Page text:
The Philippines has faced a lot of challenges during this crisis. First, the health system lacks adequate surge capacity to safely handle a nationwide outbreak of COVID-19 due to shortages of personal protective equipment (PPE), mechanical ventilators, and hospitals with ICUs and isolation beds (see this World Bank report and this Rappler article). More importantly, the insufficient number of health workers, especially in areas outside the metropolitan, is a major concern. Nonetheless, the Department of Health has worked hard to meet the surge in demand due to COVID-19, including partnering with the private sector to repurpose structures and providing data to the public to ensure transparency and accountability. As in other countries, the health workers and those with frontline responsibilities have truly been the new heroes or “bayani” with their tireless efforts and sacrifices.
Another challenge pertains to the adverse economic impact of COVID-19. The Philippines has a relatively large informal sector and the income of many families depends on daily transactions with no formal job or social security. This has prompted the government to extend cash or in-kind support to vulnerable populations – a response that has posed several challenges, particularly related to the who/what/how framework. First, the Philippine government had to properly identify those in need (who). Second, it had to ensure that sufficient resources can be allocated to the identified groups (what). And third, it had to distribute aid in an efficient, timely, and equitable way (how). The government's social welfare efforts to provide for the vulnerable groups have mixed results: at times, the distribution of aid is organized and efficient, at other times insufficient and disorderly (see these CNN Philippines reports of April 7 and April 30).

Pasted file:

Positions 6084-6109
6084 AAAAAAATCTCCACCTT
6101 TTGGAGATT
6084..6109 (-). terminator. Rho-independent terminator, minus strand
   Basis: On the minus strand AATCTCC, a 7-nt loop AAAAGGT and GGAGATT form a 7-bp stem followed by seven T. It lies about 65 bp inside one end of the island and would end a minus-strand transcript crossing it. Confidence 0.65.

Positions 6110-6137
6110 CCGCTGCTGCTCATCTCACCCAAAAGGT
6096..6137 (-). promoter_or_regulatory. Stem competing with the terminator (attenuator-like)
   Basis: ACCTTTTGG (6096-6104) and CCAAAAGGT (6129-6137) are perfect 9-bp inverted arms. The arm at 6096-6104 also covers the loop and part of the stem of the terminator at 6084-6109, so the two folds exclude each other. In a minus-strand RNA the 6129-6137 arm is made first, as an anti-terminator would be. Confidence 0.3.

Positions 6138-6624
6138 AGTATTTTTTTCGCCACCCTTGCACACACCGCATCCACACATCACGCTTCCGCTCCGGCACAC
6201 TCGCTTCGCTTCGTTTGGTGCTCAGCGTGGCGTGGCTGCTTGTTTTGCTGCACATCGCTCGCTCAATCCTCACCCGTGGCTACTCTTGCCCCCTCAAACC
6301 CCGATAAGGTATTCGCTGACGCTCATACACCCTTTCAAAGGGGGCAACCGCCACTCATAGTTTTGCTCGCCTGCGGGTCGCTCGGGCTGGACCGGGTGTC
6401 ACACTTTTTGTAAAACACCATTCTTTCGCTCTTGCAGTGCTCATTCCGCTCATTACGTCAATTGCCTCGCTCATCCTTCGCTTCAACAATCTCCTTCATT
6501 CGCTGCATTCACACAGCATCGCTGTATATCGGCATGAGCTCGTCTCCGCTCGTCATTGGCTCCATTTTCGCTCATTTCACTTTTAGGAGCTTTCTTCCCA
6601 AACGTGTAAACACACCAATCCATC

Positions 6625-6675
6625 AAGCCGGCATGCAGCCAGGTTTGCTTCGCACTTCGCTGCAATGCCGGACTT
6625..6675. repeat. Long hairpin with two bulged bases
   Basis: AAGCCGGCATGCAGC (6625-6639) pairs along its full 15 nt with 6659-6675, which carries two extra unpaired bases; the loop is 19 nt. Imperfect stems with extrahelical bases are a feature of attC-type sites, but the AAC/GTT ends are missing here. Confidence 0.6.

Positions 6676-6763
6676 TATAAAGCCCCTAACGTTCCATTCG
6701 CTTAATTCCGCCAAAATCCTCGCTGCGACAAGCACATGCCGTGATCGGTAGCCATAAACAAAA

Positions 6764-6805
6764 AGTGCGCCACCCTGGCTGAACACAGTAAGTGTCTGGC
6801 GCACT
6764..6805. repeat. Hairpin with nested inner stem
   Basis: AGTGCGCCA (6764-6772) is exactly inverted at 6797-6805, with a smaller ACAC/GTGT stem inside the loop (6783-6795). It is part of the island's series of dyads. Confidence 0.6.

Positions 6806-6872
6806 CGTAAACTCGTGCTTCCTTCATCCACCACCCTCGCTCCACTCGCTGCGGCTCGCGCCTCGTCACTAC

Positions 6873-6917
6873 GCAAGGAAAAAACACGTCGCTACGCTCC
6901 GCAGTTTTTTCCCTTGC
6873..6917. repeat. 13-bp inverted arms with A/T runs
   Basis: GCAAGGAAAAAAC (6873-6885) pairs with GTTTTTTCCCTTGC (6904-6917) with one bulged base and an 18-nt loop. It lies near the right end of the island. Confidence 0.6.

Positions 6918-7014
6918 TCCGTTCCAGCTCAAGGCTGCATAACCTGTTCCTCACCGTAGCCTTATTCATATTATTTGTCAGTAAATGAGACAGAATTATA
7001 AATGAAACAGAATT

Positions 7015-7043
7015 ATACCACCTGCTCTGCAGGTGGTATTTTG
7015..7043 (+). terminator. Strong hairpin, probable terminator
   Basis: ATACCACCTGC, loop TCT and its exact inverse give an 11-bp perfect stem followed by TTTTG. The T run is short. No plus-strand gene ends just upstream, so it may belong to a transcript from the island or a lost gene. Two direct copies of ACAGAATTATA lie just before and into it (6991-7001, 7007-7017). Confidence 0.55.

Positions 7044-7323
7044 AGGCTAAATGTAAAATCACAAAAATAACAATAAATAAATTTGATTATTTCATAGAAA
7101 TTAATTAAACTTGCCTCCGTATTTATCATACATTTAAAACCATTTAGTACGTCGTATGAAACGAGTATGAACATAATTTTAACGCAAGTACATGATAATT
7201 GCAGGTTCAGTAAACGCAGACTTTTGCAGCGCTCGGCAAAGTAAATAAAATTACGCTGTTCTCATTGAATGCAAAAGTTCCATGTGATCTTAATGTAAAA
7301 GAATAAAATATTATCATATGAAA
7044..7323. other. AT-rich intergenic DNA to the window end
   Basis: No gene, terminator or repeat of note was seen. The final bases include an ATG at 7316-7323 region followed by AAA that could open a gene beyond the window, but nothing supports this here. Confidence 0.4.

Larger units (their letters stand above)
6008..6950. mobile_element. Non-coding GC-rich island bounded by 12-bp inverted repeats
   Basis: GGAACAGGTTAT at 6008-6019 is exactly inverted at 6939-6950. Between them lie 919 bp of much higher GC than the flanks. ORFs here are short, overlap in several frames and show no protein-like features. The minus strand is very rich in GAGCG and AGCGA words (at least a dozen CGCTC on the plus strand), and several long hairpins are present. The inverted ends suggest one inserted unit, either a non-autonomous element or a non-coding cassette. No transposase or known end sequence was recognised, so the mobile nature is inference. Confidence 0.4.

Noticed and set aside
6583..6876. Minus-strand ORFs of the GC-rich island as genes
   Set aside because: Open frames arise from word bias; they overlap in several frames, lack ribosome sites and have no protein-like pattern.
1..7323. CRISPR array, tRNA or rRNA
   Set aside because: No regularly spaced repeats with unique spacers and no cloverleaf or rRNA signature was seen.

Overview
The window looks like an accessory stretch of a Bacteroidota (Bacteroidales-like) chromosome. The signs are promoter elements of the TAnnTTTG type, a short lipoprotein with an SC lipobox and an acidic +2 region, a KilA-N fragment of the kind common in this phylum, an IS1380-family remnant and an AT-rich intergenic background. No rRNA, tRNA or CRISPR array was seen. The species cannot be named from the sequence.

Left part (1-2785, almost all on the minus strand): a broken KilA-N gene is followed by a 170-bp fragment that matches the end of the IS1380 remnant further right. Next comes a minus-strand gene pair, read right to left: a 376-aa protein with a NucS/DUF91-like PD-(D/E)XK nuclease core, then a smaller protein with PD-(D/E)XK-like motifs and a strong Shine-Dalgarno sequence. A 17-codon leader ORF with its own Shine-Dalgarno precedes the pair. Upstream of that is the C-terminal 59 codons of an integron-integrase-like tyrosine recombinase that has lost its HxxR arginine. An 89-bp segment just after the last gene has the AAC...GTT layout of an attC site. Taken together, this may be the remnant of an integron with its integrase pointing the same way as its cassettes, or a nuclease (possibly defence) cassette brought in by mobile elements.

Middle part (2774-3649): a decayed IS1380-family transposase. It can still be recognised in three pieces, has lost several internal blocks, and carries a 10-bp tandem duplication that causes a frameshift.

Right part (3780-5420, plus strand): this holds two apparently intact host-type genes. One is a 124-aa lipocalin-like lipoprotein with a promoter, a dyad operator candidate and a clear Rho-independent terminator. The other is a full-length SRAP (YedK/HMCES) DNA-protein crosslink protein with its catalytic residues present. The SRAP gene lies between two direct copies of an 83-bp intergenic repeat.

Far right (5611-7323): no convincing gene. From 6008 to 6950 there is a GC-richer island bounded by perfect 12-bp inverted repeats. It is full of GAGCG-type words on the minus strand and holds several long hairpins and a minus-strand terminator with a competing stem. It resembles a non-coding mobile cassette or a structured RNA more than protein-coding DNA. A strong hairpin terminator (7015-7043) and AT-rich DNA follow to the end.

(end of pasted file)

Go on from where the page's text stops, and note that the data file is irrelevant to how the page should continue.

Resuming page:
There has been a strong spirit of “bayanihan” or collectivism in the country amidst the COVID-19 crisis. People are volunteering, distributing goods to vulnerable groups, or donating PPE to those with frontline duties. Some enterprises also rose to the occasion by repurposing their businesses to meet the local demand for medical products and PPE.
Different individuals have coped differently: some have welcomed the work hiatus that the quarantine has afforded them, some connected more with friends and family, others become more productive working from home. Staying healthy and being mindful are also factors that contribute to remaining calm and rational in this time of national distress.
Despite the challenges, we will continue to face, especially once the quarantine has eased and the new normal is in effect, we can say that Filipinos have also learned some valuable lessons amid this crisis. For one, Filipinos have become more mindful of the importance of good sanitation and non-pharmaceutical public health measures in mitigating the transmission of the virus. Most Filipinos have also become more proactive in their approach, keeping social distance, wearing masks, and practicing proper handwashing, among others. Furthermore, this crisis has redefined and created new heroes who rose to the challenge – from those staying at home to avoid the further spread of the virus to those on the frontline who have dedicated their time and effort to combat the pandemic, to government and business leaders who have served the country sincerely during this crisis.
Perhaps there really is a silver lining in every cloud.